We speak to Khanya Mzongwana on growing food and your life

Khanya Mzongwana is a chef and contributing food editor for Taste Magazine. She is also a garden enthusiast and future director for an alternative food education centre for sustenance and creativity. She is, as we say, goals. We spoke to her about her journey so far. 

Where did your journey start? 

I started cooking professionally when I was in high school. I had a food court restaurant job and I also had a work experience job at a hotel, it was part of the grade 10 curriculum. I worked at the beach hotel for a short time. Then they offered me a weekend job. I really got into working with food. I was always in kitchens from 16 years old. I am moving to Cape Town soon, and the blank canvas will be great to see what else I can do. I will be working with Taste for about six months.

Your garden posts on instagram are really awesome, how did this start? 

My Dad passed away in 2013, so growing food always reminds me of him. My parents used to keep a garden when we were young. It was a normal thing. Later in life my Dad really got into gardening, he was always growing stuff. By then I had a small restaurant here in PE with my mom. We were renting a kitchen and a courtyard in a shebeen here in Central. My Dad supplied our vegetables. He grew such amazing stuff. He was just so good at it. For me this isn’t a lockdown project or a victory garden. I needed to occupy myself with positive things after I came out of hospital. One day I was just looking out at it, and had this flashback about my Dad. He would till the soil. It was important for me to learn from that memory. I think it had to be a lesson that didn’t come from the internet. 

The garden has been like opening a memory vault for me. I even remembered a nickname my Dad used to call me. Meals we used to cook together. I just love seeing this backyard alive. It is what makes me happy. 

Do you save money by growing your own food?

My garden is small. There are like 20 different things growing here including herbs and aromatics. You need patience. You are not going to be saving money within a few months.You won’t have a big enough bunch of spinach to make a pie for instance overnight. Since I am moving, I don’t want to think about it but I don’t want to leave the garden behind truthfully. My mom has tended gardens before and is capable of looking after it. I am so overprotective over it. I feel sad about leaving it. But I have an 80 page handover, and a 36 hour playlist when tilling the soil to give to my mom.

How do we start a food garden? 

Research what is good to grow for that particular season. Don’t feel intimidated. No amount of space is too small. You can grow quick crops like spinach, green beanstalks, herbs in pots. Consider your space. Use four tyres, and plant something different in each tyre. Consider water-friendly crops. Don’t coddle your garden too much. It is more capable of looking after itself than you think. Plants want love and attention. You have to listen to what they are telling you. Feel your soil.  

How do you use social media to showcase the garden?

 I have been on Instagram since 2015. I spent a lot of time concerned about how I am perceived online. I noticed with my food content people tend to respond to meat content and selfies. Posts about the garden doesn’t get that much interaction. But to me it just showed that it doesn’t matter. Curating your instagram for public responses is not the be all and end all. I like posting things that mean something to me.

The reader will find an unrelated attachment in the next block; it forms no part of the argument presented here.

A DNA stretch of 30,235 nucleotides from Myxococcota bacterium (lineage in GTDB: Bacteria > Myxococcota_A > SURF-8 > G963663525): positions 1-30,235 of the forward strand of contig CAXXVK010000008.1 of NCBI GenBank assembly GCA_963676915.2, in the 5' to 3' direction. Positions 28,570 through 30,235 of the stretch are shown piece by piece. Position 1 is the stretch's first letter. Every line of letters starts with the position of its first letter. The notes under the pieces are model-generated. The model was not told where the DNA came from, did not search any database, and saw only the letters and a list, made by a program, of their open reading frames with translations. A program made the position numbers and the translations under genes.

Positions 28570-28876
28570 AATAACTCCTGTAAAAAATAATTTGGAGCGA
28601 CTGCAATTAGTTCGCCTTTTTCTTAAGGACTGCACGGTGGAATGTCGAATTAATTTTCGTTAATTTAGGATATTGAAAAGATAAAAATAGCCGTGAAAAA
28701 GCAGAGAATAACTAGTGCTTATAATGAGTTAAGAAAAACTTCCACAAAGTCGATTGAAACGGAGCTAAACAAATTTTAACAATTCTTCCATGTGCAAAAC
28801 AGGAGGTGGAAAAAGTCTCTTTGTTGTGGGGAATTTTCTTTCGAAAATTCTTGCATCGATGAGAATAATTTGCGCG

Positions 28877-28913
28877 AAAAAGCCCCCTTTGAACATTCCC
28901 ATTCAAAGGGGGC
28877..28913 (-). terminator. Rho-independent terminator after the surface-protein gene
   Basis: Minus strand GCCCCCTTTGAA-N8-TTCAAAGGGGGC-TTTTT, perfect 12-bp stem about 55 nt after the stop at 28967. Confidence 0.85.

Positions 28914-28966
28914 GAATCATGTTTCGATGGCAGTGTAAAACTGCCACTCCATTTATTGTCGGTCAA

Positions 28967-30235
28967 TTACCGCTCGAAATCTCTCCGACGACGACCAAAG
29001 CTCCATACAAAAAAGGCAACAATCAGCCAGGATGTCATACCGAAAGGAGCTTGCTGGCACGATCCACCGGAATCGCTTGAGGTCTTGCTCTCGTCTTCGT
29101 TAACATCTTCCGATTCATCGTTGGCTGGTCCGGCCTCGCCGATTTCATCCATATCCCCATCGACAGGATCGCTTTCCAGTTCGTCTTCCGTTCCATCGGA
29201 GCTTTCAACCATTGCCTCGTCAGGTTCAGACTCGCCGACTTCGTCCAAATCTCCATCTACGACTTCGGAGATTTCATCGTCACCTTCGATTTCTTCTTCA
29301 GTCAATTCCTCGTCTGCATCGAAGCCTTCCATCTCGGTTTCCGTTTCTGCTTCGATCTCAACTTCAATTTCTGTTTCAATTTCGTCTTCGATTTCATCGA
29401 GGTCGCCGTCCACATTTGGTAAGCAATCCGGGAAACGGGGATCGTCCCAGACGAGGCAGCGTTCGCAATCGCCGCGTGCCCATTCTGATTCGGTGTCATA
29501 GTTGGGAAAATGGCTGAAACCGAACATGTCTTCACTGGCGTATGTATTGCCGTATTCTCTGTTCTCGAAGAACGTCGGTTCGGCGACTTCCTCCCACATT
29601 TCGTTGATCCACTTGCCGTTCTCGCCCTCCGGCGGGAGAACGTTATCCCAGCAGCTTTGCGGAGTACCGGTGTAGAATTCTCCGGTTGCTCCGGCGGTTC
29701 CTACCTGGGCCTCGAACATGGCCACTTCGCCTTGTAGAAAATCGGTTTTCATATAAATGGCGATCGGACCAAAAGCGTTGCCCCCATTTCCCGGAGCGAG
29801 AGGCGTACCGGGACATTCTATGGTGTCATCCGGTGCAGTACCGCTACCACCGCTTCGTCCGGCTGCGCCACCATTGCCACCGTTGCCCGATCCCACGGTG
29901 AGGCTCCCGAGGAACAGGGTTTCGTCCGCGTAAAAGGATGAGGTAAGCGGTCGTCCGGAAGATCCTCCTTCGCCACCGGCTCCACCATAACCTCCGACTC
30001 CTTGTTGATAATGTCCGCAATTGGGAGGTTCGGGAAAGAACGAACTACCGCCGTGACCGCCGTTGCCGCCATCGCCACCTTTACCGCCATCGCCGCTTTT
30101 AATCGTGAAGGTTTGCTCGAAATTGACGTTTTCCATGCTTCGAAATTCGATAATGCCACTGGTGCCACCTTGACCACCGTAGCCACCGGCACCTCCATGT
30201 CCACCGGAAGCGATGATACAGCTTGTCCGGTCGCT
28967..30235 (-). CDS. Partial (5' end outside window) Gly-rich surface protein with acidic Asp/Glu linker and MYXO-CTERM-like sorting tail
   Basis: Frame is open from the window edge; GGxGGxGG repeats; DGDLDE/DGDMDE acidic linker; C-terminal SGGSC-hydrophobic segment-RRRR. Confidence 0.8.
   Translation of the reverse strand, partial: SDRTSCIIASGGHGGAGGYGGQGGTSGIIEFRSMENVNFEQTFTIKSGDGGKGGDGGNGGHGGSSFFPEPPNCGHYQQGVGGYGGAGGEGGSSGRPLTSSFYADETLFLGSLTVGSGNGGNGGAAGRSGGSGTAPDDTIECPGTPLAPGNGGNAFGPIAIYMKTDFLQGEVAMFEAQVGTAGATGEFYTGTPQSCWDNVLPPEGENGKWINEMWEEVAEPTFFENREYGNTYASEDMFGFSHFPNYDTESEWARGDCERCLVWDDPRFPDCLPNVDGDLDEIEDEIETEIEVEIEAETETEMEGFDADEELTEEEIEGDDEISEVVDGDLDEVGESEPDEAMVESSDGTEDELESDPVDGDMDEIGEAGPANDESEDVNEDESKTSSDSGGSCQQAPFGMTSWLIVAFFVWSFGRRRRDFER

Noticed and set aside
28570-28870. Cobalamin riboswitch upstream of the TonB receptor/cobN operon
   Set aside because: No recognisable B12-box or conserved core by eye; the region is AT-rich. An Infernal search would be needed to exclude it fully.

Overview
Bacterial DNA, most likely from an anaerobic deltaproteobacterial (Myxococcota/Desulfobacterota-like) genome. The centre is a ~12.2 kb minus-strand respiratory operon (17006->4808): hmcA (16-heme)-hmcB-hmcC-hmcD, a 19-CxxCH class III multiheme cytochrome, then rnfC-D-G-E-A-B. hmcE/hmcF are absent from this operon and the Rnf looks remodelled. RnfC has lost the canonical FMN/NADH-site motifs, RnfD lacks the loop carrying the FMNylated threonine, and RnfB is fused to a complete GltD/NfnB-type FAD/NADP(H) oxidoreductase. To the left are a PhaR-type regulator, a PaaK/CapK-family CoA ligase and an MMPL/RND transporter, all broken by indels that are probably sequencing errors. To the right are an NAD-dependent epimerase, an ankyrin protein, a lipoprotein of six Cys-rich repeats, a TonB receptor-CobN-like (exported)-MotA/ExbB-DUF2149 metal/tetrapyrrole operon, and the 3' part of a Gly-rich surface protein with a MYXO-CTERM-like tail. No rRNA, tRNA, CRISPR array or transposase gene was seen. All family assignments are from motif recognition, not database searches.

What future plans do you have? 

My long-term plan is opening up Undignified Studios; a free alternative food education centre. We will help young people to learn how to grow food. I want to create jobs with basic knowledge I feel everyone should have. The space will be a judgement-free zone. We will create new skill sets and opportunities for Black children around food. It isn’t fun for me to be hailed as one of the only Black food stylists. It angers me. I have been searching high and low for a Black food photographer and I can’t  find one. It’s not because Black people aren’t interested in food photography, there just isn’t a lot of information available about it. I can’t refer anyone looking for a Black food photographer

Black people are not part of the mainstream food conversation in South Africa. Youth have the best and freshest perspectives on food and its future. I want to be part of investing in youngsters. Getting them to start magazines, style billboards and start community gardens. I want to see them make money and supply big chain supermarkets. 

Black people grow food more than I have ever seen, everybody has a vegetable patch or fruit trees. We need to dispel the myth that being a cook is not professional enough. We need to instill the importance of food. You can’t do anything if you are hungry. I have been wanting to open Undignified studios since 2017. There will be a dining area, fully equipped kitchen where people can cook. A workspace that is self-sufficient. I want the garden to take up 40 percent of the space. I want the indoors and outdoors to be in sync, I want the students to work and make money. This is not just for me. I have a need  to do this. It is imperative that I do this. 

Khanya’s e-cookbook is available  at R250. Email for your copy at undignifiedco@gmail.com

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